Franklin D Is Spinning in His Grave!
As a “Big Foot” believer (guess I should fess up about UFO’s and Nessie, too), I don’t dismiss eerie stories, easily.
So, it was with an open mind that I listened Friday night to an account about a lost trekker.
As this story goes, it was a dark and stormy frigid night, lightning, thunder, rain, even the threat of snow. The traveler--lost in the dark and foul weather--stumbles by President’s Franklin Roosevelt’s grave in Hyde Park, New York, and notices press releases and copies of media reports of Fannie Mae’s 2013 earnings strewn everywhere.
It was then, the frightened wanderer reported sounds of crystal goblets clanking and raspy voices singing, “Happy Days are Here, Again.”
The hapless visitor swore he heard tributes being exchanged between voices which sounded like Roosevelt’s and ghostly visitors Harry Hopkins, and Harold Ickes (the original), three men who had their hands all over the New Deal elements which, among other things, created the original Fannie Mae in 1938.
(Billions in financial success can produce that jocularity in humans and the dead or their spirits.)
The storyteller also claimed at least two of the eerie voices laughingly and in unison sang out, “Bleep you, Corker-Warner!” (Apparently, even historical cemeteries have rules of decorum, as well as access to the latest mortgage finance news.)
This hellish take sounds real to me and if it isn’t true, I want it to be.
Fannie 2013 Earnings, Huge
Yes, Fannie Mae announced final 2013 earnings of $84 Billion (What do you think of those apples, Mike Stegman?) and now will pay an additional $7.2 Billion to the Treasury in fourth quarter 2013 revenue.
Freddie will post its 2013 numbers any day now and will shuttle more GSE cash to Uncle Sam, putting the two entities firmly and forever on the plus side of repaying the taxpayers more than the $187 Billion invested in the two in 2008.
The many times excellent WSJ reporter, Nick Timiraos, delivers again, with the story, below, detailing Fannie's financial achievements.
Not bad F&F work, taking only three years to pay back what most people thought was lost forever to the taxpayers. (Yes, the first two years involved borrowing $40 Billion to pay back Treasury which had first borrowed the $40 Billion and.....oh, more on that farce in a future blog.)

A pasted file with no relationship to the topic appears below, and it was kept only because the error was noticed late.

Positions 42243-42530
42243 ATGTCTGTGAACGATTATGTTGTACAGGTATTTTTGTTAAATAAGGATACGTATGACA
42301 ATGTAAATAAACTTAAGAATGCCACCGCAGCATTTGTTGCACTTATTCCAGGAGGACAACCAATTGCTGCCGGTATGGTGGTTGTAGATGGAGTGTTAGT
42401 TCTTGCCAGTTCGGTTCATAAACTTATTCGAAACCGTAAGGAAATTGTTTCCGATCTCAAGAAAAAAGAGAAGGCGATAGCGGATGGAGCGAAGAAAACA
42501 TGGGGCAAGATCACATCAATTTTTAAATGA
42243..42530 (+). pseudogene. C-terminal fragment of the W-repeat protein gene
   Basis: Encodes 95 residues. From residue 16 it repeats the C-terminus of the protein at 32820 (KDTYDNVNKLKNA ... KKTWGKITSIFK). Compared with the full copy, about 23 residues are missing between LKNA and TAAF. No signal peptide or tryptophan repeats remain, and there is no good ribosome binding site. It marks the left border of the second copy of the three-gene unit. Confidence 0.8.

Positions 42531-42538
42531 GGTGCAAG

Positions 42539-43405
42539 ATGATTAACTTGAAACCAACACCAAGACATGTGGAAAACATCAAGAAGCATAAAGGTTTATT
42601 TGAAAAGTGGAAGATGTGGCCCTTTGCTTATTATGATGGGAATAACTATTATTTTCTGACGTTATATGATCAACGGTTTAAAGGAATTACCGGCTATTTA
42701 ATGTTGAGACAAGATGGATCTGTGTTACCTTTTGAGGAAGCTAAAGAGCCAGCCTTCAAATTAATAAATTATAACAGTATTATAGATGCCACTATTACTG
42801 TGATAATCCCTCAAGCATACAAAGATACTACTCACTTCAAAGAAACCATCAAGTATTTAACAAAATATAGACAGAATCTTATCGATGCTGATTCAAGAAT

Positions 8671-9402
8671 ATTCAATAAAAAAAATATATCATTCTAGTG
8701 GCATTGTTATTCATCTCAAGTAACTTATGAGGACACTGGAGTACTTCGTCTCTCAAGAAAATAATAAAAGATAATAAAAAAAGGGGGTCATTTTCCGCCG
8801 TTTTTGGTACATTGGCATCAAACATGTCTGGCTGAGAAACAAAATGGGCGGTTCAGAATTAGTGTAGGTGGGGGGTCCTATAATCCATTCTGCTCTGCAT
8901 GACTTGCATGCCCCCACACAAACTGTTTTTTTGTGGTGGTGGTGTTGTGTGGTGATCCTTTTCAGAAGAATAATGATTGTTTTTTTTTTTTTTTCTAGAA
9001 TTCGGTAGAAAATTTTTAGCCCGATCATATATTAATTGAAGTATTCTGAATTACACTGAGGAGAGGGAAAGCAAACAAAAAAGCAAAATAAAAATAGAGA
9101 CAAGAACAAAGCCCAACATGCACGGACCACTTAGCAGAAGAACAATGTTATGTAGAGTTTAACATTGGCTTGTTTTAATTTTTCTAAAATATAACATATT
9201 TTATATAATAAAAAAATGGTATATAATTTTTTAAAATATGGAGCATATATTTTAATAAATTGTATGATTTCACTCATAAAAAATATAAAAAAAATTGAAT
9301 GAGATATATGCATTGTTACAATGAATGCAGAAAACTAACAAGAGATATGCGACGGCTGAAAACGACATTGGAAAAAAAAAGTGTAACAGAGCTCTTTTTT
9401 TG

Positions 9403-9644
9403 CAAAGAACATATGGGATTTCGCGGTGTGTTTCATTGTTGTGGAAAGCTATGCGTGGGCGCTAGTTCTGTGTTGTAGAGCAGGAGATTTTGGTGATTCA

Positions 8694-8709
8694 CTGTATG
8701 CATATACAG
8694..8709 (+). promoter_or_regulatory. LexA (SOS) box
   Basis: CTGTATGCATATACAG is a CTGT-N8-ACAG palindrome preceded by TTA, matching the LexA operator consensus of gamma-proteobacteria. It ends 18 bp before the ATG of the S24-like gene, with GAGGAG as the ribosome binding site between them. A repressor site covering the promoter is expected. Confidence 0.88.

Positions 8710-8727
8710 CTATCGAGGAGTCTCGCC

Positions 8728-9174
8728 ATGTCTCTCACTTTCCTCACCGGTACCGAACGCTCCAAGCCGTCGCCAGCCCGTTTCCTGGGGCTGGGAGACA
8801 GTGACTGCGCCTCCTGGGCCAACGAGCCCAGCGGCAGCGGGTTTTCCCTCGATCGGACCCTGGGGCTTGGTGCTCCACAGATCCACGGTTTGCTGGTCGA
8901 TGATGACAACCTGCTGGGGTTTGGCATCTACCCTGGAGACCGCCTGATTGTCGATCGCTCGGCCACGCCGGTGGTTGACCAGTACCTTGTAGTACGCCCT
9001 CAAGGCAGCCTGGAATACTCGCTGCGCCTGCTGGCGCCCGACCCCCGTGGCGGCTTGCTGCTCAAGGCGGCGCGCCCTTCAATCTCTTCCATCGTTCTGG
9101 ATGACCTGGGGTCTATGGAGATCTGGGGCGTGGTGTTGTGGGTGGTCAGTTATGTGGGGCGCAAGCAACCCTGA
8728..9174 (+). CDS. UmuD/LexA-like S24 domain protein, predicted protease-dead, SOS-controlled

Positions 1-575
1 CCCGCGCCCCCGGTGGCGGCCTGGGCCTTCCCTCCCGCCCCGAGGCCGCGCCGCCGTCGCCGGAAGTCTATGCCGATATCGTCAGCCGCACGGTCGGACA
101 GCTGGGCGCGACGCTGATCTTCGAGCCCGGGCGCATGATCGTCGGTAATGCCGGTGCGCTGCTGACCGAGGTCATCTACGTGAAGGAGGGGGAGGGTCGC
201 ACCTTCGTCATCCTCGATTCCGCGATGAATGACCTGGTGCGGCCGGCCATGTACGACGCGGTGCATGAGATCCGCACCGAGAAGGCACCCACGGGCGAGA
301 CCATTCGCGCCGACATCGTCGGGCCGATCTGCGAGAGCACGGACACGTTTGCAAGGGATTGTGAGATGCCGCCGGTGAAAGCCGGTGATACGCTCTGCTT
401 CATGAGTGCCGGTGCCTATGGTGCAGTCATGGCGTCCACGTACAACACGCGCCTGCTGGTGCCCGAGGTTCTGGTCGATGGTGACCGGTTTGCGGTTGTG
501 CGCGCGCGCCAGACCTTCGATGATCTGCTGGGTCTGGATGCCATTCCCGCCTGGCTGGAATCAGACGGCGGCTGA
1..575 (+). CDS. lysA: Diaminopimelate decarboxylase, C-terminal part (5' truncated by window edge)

Yes, I know the principal technically can never be repaid—until some Secretary of Treasury explores his authority and changes that circumstance—but most Americans looking at the facts only will understand that F&F received $187.5 Billion and will have paid back over $200 Billion and rising.
Fannie’s execs suggest 2014 earnings will not be as robust because of market reasons, but what also is likely is Fannie (and Freddie) will continue to produce positive numbers into the near future.
What’s It Really Mean?
More noise causing congressional doubt, more attention to the “how did we get here,” with an eye toward all of those who want to launch dramatic and untested solutions to what may be a much smaller problem than most think.
It won’t end the GSE controversy and the misstatements. But it could cause some greater number to suggest, “Maybe, we should just fix them up, not blow them up.”
But, not enough will feel that way, in the near term, to make a difference.
This is a positive story for the Obama Administration, which loves the F&F revenue but apparently little else about them.
The earnings will permit the White House to ride both sides of the tracks, i.e. talk of mortgage reform and getting rid of F&F but raking in billions from the two golden geese it doesn’t want sacrificed any time soon.